September 22, 2016 by Cody
This November marks a major election for Mainers. We of course will decide who our next President will be, whether or not marijuana will become legalized, background checks on firearms, and, among others, is Question #5, which decides whether Maine will become a ranked choice voting state.
For those not in the know, Paul LePage’s two terms in office were directly a result of Maine NOT having ranked choice voting, in that when we voted for Governor, the candidate with the largest percentage of all candidates won the candidacy. Meaning in our case, the candidate with only 40% of the vote was elected Governor of Maine, on two separate occasions. And as you are keenly aware if you’ve lived here more than a few years, many Mainers didn’t take too kindly to having LePage elected to office…twice.
Which leads us back to Question 5. This ballot initiative is designed to change Maine law so that candidates are ranked by voters, from most preferred to least preferred. In the event that the popular candidate does not receive a majority of total votes, the candidate with the fewest first choices is eliminated, and the votes are re-tallied based on the remaining candidates and remaining choices of voters.
In an effort to spread the word, The Committee for Ranked Choice Voting (the organization spearheading this campaign), has developed an interesting project: a ranked choice beer election. In this process, the CRCV (acronym’s rock) has collaborated with almost two dozen Maine breweries to help voters understand what ranked choice voting is. Folks get to drink beer and learn about a new potential political system, which is all in good fun, right? No controversy to be had? Well let us examine this closer to find out, and we’ll use a bit of a comparison to add some color.
Let us say that Question 1 on the ballot, the initiative to legalize marijuana in the state, had a similar project where breweries compared their dankest IPA’s to cannabis in order to find out which hopped beverage was most reminiscent of the hop’s favorite cousin, cannabis. Then the Committee For Being Legally Stoned (aka CBLS) could say how benign having a casual beer contest is, so why not legalize marijuana so more Mainers could partake in the good times?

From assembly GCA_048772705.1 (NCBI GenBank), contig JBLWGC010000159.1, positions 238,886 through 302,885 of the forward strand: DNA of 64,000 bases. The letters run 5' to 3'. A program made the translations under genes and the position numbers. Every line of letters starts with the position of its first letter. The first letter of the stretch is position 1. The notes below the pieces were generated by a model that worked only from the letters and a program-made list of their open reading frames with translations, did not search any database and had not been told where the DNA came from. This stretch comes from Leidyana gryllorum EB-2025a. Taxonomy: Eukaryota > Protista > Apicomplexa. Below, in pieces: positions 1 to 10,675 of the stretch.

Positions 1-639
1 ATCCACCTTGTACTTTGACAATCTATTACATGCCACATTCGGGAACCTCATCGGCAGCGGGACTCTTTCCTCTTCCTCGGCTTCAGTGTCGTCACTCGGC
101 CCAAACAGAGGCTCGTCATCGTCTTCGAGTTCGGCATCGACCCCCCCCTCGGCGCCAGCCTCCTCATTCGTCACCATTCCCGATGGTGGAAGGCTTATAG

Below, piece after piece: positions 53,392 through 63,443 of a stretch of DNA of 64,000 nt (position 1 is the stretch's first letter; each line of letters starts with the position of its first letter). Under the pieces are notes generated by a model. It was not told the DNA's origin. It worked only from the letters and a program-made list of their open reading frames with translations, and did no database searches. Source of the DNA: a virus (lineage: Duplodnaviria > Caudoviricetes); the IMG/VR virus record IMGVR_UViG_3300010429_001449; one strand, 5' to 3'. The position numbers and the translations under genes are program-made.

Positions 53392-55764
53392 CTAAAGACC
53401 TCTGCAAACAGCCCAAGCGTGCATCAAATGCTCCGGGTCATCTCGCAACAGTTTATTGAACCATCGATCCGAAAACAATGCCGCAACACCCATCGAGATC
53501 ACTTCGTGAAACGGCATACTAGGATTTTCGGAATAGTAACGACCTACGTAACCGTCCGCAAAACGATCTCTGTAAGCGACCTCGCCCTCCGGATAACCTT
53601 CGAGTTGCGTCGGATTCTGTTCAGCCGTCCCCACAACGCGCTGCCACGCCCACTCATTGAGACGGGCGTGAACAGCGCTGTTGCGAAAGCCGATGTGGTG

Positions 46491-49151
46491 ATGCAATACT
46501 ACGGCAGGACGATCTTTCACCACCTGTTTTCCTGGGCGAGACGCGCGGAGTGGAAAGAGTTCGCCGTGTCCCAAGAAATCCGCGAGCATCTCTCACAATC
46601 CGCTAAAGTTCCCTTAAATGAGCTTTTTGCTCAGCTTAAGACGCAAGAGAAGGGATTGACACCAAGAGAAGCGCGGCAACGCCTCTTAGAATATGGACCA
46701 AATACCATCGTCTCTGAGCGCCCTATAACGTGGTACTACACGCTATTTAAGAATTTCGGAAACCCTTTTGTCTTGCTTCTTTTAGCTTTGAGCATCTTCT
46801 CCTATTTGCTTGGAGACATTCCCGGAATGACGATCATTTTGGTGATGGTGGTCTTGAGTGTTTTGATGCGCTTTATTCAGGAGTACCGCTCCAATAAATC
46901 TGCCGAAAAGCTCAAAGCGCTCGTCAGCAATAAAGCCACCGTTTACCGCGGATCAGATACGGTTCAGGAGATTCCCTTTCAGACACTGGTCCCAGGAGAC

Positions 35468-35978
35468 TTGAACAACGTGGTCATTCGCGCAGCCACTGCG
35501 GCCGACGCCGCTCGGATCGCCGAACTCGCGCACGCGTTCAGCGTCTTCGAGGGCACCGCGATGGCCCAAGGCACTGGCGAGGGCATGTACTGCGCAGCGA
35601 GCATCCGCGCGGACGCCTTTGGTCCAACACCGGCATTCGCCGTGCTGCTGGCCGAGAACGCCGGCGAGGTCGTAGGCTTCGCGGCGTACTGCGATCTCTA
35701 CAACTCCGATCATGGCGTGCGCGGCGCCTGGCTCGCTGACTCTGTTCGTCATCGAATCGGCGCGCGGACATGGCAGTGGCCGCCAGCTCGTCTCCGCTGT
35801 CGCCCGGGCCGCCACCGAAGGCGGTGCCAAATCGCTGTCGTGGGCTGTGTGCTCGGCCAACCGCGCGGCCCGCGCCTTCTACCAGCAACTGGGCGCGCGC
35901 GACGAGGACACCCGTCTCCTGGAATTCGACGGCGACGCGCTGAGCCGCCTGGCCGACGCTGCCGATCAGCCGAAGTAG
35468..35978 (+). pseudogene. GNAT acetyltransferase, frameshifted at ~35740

Or for Question 6, hosted by the Committee to Make Maine Look Snazzy (CMMLS), would host events to support their $100,000,000 initiative to rehab and reconstruct Maine infrastructure, in which organized hikes along Maine trails are conducted in an effort to bring awareness to how the initiative would put forth money for trail maintenance. Each trekking event could end with a local brewery offering up some tasty suds.
As I type this, it becomes more apparent that most Mainers (and likely most breweries), would be in favor of such initiatives, but if you haven’t already figured it out, my rambling is leading to a single point — should breweries be involved in political campaigns, even doing the ridiculous fictional projects I proposed? Yes, most of the ballot initiatives are fairly benign in nature, in that most Mainers will likely respond positively with their votes, but Question 5 in particular is a big deal that most Mainers need to take a long hard look at. Will this question make our votes inconsequential if we choose a less popular candidate? Maine is feverishly independent, so will ranked choice voting ruin independent candidacies?
I thought it interesting that so many major breweries in Maine (i.e. Oxbow, Banded Horn, Baxter, Geary’s, Rising Tide, etc) are perhaps involuntarily supportive of this campaign by hosting a mock beer election in their own breweries, and if they even realized this possible support?
I asked several breweries for comment in order to get a better idea of their mindset, but only Banded Horn decided to respond to my inquiry by stating, “we are happy to help with the educational aspect of the campaign by hosting the event, but are otherwise not involved.” This is the innocuous tone I was expecting from all the breweries I asked actually, and it makes sense. Banded Horn is hosting an educational event that explains what ranked choice voting is. I get this, and it certainly seems quite simple and straight forward at first glance, but these breweries are actively working with a political campaign, demonstrating their political agenda in the form of beer. Everyone loves beer folks! If you told folks that they would receive a free beer after they voted, there would be a 123% turnout statewide! If you show people how fun a beer election is with ranked choice voting, don’t you think there’s a smidge of a chance, that it could influence the way they vote? If so, than these breweries are indirectly supporting a political campaign.
I am not trying to be critical of breweries by writing this, because the beer election system is pretty clever, and seems like a fun way to drink good beer, but breweries have to be socially conscious of what they are doing. As beer becomes more of a critical infrastructure in Maine, and our reputation as a state increases worldwide as a great beer destination, the more power and influence our breweries will yield.
Socially conscious breweries are great, but understand your responsibility and own it, for Uncle Ben tells us so.
P.S. Sorry about the Spider-Man reference, it was unavoidable.